- Maximizing State Benefits From Public-Private Partnerships
- November 14, 2012 | Author: Seth Merewitz
- Law Firm: Best Best & Krieger LLP - Los Angeles Office
- The California Legislative Analyst’s Office (LAO) just released a report recommending the adoption of legislation to tailor public-private partnership (P3) project selection for State projects, a move presumably aimed at greater project efficiency.
The LAO report advocates consistency. For example, LAO recommends that the Legislature specify potential P3 project evaluation criteria, such as whether a project is technically complex, shifts risk to private partners, would benefit from non-state financing, and is supported by a revenue source (such as a toll or user’s fee). The LAO report suggests that all potential P3 projects undergo a comparative analysis to determine whether the project is best suited for a P3 or for a more traditional procurement. LAO further proposes that an expert commission be charged with developing uniform best practices, reviewing and approving P3 projects, and determining whether P3 authorization should be expanded to other state departments.
The State is leading the effort in P3 project development and local governments can benefit from the State’s experience in such projects.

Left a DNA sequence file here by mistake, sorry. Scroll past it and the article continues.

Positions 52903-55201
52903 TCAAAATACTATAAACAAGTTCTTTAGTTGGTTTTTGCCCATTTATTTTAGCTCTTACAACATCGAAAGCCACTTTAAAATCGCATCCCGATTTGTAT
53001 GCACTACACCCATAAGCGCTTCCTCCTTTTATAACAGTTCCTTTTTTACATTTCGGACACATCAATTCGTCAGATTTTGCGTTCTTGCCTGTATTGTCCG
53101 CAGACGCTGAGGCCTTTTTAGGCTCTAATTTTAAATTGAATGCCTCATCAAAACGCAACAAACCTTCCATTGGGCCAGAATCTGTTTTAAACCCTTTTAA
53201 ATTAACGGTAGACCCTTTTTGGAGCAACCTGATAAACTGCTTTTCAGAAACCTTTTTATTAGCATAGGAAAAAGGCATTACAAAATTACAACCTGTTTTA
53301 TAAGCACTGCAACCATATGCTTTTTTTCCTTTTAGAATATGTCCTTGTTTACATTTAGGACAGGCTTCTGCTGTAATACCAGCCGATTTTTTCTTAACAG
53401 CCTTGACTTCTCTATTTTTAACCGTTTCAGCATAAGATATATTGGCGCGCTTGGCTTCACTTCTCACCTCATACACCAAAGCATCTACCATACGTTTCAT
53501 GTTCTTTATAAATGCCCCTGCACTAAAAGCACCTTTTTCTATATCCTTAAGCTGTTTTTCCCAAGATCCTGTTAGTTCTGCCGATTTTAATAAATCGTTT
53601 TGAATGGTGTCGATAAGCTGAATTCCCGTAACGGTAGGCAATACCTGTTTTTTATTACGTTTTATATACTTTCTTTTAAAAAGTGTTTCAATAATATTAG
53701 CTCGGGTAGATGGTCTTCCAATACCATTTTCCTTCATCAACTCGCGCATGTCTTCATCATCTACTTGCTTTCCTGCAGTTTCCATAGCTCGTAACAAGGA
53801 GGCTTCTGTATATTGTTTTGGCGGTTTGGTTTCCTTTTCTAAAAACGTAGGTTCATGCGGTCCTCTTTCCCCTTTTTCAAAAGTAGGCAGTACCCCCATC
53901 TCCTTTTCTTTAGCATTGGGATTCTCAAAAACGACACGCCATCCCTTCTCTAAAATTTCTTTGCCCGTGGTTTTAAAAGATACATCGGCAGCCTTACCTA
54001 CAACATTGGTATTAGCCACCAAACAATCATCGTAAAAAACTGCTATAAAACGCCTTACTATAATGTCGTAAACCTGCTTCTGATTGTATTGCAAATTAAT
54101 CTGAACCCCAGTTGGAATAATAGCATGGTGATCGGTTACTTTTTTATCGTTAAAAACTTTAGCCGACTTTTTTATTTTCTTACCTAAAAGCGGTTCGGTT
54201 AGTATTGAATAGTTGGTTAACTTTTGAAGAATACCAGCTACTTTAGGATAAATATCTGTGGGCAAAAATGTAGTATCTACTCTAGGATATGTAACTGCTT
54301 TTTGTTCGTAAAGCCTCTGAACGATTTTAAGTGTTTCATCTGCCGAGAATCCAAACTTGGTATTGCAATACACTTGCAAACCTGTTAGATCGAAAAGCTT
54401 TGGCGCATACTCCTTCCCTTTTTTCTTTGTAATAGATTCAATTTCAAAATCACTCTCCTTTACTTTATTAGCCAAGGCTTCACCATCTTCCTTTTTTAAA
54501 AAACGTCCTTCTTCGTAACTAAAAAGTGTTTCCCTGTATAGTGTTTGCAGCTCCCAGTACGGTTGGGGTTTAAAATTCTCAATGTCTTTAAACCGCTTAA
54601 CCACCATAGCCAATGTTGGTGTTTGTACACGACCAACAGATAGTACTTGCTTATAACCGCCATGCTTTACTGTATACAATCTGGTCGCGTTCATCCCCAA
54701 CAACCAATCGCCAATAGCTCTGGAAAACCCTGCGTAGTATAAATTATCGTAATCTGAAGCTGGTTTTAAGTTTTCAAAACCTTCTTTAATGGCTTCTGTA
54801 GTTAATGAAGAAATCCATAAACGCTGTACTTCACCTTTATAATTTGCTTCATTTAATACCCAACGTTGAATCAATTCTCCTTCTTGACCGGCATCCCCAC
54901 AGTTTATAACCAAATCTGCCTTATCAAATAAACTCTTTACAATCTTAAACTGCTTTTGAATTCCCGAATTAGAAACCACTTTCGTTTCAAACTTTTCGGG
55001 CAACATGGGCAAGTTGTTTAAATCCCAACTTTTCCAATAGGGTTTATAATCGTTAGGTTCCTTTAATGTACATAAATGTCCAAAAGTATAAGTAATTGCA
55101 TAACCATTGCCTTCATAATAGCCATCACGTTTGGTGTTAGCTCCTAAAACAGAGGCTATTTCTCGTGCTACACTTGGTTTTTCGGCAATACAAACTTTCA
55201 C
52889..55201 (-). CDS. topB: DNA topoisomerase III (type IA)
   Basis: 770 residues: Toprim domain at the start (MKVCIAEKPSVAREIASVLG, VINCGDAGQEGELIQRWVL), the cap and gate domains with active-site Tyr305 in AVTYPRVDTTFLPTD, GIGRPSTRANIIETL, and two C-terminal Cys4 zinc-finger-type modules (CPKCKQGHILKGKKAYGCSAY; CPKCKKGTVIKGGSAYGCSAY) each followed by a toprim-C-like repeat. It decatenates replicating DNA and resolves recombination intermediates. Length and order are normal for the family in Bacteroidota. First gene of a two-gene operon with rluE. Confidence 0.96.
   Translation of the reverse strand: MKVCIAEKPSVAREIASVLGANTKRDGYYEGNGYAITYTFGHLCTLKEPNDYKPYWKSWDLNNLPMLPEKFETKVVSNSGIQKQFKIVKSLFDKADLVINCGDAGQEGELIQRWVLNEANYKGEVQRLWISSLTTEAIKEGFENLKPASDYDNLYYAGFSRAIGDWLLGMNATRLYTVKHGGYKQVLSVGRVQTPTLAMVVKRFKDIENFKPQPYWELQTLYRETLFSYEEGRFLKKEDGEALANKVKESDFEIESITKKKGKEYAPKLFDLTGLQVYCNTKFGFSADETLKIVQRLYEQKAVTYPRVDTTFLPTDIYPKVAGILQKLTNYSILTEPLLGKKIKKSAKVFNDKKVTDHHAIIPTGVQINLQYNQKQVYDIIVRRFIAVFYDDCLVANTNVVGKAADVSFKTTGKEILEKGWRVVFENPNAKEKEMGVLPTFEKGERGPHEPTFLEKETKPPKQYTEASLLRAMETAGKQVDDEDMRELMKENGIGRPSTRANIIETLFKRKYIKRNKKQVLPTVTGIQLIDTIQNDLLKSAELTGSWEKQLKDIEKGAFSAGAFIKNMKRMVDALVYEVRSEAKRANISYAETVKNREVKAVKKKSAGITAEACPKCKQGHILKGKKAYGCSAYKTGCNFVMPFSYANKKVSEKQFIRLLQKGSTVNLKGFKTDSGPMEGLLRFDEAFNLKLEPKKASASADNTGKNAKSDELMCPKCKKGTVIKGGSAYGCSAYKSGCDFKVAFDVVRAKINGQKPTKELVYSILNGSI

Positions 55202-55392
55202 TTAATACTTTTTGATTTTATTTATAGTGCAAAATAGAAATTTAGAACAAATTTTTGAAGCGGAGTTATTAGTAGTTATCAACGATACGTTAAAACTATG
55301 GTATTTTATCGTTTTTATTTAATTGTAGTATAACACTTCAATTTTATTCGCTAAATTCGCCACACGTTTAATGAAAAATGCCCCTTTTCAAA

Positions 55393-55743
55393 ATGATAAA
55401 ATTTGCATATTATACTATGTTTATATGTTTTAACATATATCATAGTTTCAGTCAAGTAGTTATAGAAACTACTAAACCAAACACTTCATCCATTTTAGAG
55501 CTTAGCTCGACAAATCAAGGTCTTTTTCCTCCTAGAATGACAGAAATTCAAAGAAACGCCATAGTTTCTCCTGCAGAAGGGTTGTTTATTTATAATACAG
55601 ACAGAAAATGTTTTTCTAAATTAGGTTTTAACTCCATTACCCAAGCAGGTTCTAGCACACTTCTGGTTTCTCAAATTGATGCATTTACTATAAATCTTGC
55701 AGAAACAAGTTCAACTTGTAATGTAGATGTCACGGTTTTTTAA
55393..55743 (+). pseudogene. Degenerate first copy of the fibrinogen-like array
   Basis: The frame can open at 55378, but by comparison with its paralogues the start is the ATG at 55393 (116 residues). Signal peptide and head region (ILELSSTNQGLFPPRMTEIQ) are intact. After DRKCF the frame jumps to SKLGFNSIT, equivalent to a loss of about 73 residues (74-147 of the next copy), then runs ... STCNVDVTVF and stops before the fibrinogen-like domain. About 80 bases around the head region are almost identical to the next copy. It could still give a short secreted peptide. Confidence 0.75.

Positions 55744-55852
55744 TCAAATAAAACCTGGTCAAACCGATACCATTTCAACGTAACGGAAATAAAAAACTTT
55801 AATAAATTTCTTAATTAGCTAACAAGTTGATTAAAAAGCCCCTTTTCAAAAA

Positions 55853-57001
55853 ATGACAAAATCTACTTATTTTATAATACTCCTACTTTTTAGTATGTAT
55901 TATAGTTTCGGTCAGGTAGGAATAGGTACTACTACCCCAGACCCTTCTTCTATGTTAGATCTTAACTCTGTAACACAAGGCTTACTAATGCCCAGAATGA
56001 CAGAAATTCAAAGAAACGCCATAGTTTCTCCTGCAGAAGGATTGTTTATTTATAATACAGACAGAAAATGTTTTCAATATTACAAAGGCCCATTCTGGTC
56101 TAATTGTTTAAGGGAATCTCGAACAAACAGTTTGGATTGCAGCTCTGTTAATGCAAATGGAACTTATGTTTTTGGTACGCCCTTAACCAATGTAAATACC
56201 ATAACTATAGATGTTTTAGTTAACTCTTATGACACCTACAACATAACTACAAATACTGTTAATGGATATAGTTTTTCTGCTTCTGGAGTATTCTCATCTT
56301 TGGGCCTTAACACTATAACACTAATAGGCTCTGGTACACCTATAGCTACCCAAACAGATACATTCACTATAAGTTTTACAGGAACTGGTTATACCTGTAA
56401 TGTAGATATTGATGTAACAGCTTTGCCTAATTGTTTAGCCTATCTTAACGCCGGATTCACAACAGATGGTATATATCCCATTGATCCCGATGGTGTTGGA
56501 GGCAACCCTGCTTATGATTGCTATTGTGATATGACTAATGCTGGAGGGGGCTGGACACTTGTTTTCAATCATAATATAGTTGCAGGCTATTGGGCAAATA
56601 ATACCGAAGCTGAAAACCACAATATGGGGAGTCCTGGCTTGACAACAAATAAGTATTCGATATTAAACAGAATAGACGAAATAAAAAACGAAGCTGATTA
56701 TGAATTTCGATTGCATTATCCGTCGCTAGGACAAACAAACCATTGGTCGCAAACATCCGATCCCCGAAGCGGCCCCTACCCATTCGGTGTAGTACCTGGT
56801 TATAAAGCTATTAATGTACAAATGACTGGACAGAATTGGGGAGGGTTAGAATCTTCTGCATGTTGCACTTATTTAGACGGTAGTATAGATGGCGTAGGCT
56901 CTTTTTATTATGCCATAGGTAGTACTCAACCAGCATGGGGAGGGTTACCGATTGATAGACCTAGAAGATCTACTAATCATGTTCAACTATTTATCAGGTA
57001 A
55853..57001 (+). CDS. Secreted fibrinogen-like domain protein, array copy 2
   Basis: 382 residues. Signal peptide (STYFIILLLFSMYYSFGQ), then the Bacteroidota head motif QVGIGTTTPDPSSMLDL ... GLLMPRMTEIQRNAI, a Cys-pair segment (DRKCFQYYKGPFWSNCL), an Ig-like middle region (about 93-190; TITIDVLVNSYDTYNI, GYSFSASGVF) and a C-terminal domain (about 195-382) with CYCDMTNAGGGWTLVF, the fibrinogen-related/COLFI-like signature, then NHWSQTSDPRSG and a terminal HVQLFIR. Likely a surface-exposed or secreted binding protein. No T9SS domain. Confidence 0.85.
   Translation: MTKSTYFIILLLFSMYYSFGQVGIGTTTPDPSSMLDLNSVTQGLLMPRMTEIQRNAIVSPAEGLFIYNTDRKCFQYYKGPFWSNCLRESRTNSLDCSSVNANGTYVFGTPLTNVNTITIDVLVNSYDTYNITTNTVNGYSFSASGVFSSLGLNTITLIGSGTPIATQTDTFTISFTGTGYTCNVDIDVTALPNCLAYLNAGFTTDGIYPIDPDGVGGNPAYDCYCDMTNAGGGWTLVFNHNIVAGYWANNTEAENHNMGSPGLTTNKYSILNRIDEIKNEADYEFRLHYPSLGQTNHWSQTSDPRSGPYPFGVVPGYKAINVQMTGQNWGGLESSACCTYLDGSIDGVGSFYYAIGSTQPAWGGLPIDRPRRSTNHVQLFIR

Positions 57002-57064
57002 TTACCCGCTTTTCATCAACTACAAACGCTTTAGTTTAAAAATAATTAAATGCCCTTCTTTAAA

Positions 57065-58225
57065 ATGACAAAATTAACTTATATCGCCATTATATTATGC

At the local level, aging and inadequate infrastructure, essential upgrades and scarce public financial resources are fostering a new interest in innovation based upon necessity. P3 projects are being successfully implemented in California and elsewhere for local water, wastewater and transportation projects. The P3 approach offers local governments new options to meet the current infrastructure challenges.
In a successful P3, the public agency and the private investor function as “partners” under a contractual relationship for project development, financing and construction. The relationship can even extend through operation and maintenance.
P3 projects come in many different forms or deal structures to deliver projects; each delivery method provides for a different amount of "risk shifting" from the public to the private entity. The public agency can benefit from the expertise of the private partner and complete a project more quickly than it could through a more traditional procurement method.